Data breaches are expected to increase in 2015, with healthcare "a vulnerable and attractive target for cybercriminals," according to Experian's 2015 Data Breach Industry Forecast.
The study's authors urge the industry to step security-preparedness efforts.
Electronic medical records and consumer-generated data from wearables and other devices will continue to add to the vulnerability and complexity in securing personal health information (PHI), the report notes.
At the same time, the authors say many doctors' offices, clinics and hospitals may not have adequate resources to safeguard patients' PHI. It points, for instance, to the vulnerability posed when patients carry a Medicare card to the doctor's office. That card includes the patient's Social Security number, as well as information that can be used for medical identity theft, a growing problem.
Among the security issues Experian cites across industries:
- Employees remain the leading cause of compromises, but will receive the least attention, it says. It attributes 59 percent of security incidents in the past year to people-based breaches.
- The increasing number of networked devices and systems--the Internet of Things--could usher in the next wave of large third-party breaches.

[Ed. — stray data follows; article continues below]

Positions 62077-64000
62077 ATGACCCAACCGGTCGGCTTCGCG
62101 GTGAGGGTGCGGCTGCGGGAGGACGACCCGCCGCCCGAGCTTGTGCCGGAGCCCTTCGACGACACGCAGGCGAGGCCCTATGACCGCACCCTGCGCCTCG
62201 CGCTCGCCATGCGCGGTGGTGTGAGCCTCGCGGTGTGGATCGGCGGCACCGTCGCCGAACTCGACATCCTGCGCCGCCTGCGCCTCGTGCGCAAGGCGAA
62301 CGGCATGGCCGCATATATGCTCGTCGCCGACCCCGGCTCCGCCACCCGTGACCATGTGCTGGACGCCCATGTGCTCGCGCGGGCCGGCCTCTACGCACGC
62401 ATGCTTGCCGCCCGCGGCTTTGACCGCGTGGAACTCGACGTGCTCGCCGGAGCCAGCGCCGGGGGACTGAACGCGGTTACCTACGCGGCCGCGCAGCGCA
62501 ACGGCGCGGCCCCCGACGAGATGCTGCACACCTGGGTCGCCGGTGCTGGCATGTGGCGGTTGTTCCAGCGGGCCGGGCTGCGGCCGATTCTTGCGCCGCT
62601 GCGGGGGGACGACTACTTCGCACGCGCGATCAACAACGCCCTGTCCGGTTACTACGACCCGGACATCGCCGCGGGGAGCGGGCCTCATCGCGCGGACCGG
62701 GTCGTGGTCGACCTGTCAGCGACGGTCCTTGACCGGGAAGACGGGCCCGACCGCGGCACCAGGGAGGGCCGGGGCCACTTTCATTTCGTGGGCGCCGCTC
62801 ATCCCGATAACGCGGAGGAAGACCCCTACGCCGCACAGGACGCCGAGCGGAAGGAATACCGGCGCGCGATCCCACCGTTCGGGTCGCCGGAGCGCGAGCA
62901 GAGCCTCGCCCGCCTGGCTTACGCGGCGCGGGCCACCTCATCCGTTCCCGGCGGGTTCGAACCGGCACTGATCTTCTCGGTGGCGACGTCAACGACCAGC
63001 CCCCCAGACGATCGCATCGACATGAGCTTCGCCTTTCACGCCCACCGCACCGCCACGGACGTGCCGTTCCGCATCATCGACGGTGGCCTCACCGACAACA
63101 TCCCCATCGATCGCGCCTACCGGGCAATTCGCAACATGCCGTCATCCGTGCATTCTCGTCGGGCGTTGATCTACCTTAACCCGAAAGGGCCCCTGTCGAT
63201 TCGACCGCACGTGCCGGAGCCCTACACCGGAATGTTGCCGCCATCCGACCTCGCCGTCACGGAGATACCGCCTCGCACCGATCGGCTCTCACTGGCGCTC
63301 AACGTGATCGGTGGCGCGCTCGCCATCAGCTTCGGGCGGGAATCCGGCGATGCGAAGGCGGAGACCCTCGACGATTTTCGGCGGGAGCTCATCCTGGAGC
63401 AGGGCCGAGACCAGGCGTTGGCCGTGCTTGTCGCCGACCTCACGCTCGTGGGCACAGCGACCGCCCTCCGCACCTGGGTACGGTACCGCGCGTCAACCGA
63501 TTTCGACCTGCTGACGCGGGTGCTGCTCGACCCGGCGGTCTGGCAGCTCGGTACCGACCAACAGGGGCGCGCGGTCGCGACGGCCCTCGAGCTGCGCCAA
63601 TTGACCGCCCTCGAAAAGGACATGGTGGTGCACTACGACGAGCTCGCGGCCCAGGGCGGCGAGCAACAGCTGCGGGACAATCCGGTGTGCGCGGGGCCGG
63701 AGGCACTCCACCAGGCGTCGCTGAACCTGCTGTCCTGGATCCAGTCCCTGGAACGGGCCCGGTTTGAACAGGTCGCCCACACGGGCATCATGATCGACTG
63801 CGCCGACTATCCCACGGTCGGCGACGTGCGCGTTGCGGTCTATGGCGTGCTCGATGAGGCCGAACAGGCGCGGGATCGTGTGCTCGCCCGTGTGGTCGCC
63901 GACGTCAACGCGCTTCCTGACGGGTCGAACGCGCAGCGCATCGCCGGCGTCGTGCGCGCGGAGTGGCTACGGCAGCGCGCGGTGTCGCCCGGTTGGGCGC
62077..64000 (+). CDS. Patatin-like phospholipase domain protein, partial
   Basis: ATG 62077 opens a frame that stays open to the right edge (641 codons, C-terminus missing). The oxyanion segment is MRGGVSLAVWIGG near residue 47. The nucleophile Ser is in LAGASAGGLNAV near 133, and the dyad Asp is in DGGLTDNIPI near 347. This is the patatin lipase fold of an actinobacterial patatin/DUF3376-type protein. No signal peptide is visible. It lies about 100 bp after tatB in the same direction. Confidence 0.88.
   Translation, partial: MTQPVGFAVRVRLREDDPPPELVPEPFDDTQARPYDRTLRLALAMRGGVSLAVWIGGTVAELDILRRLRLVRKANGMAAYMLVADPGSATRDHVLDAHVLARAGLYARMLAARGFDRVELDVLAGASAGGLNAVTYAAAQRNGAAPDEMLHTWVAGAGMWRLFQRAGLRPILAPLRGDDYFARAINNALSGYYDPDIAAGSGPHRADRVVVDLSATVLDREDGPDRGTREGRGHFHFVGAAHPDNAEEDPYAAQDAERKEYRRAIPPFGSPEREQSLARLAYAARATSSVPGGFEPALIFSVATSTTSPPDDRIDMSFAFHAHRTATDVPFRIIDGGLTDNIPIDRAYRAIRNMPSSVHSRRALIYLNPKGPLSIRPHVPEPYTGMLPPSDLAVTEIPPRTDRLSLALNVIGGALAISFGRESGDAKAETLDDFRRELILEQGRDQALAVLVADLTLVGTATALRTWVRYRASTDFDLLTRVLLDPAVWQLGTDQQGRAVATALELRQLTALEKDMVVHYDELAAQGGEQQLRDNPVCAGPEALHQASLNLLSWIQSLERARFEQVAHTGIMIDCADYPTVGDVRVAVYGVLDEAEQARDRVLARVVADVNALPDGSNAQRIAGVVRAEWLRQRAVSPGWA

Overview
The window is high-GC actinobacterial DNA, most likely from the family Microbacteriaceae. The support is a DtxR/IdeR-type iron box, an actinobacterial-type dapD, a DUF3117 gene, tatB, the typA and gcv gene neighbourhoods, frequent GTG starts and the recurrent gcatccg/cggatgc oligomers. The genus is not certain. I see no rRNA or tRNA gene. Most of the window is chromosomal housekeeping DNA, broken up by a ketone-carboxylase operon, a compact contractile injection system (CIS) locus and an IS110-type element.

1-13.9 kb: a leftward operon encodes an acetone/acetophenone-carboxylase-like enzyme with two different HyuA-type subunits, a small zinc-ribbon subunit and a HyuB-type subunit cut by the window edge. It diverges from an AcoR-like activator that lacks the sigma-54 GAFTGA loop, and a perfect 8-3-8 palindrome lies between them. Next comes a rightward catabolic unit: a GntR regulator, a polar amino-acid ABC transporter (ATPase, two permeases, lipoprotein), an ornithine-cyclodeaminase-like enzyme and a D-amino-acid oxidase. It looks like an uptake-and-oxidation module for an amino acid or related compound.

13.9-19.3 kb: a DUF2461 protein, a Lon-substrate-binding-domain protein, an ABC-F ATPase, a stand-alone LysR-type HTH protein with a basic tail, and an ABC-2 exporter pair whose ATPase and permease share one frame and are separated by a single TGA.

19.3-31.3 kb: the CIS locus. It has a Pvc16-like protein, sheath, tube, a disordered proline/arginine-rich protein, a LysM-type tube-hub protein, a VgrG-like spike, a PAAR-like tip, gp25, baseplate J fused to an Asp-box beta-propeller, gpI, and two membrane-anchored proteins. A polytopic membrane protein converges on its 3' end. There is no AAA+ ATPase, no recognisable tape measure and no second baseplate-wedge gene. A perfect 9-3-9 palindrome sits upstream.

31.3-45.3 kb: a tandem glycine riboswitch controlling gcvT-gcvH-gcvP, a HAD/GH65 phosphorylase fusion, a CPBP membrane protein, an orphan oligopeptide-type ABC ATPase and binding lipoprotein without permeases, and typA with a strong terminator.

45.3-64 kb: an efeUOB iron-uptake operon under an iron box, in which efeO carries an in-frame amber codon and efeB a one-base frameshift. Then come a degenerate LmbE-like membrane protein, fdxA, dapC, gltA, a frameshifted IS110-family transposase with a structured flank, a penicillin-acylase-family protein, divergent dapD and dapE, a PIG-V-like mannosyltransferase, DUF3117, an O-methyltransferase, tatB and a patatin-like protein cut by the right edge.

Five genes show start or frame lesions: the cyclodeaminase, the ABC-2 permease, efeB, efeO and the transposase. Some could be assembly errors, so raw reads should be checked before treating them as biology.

- The increasing use of cloud-based services also is expected to be an attractive target for cybercriminals.
- As "chip and PIN" technology becomes the required standard for payment systems in October 2015, criminals face a closing window in the first part of the year to hack existing payment technology.
Healthcare could be in for the types of massive data breaches that Target and eBay have experienced, according to BitSight Technology, which maintains the healthcare industry's security preparedness lags that of retail.
At the same time, most healthcare organizations are not prepared for the level of sophistication and persistence that hackers have demonstrated in attacking retail, Ken Westin, security analyst with Tripwire, told PCWorld. In hiring top health IT executives, it's better to focus on security skills over healthcare experience if it comes down to hard choices between the two.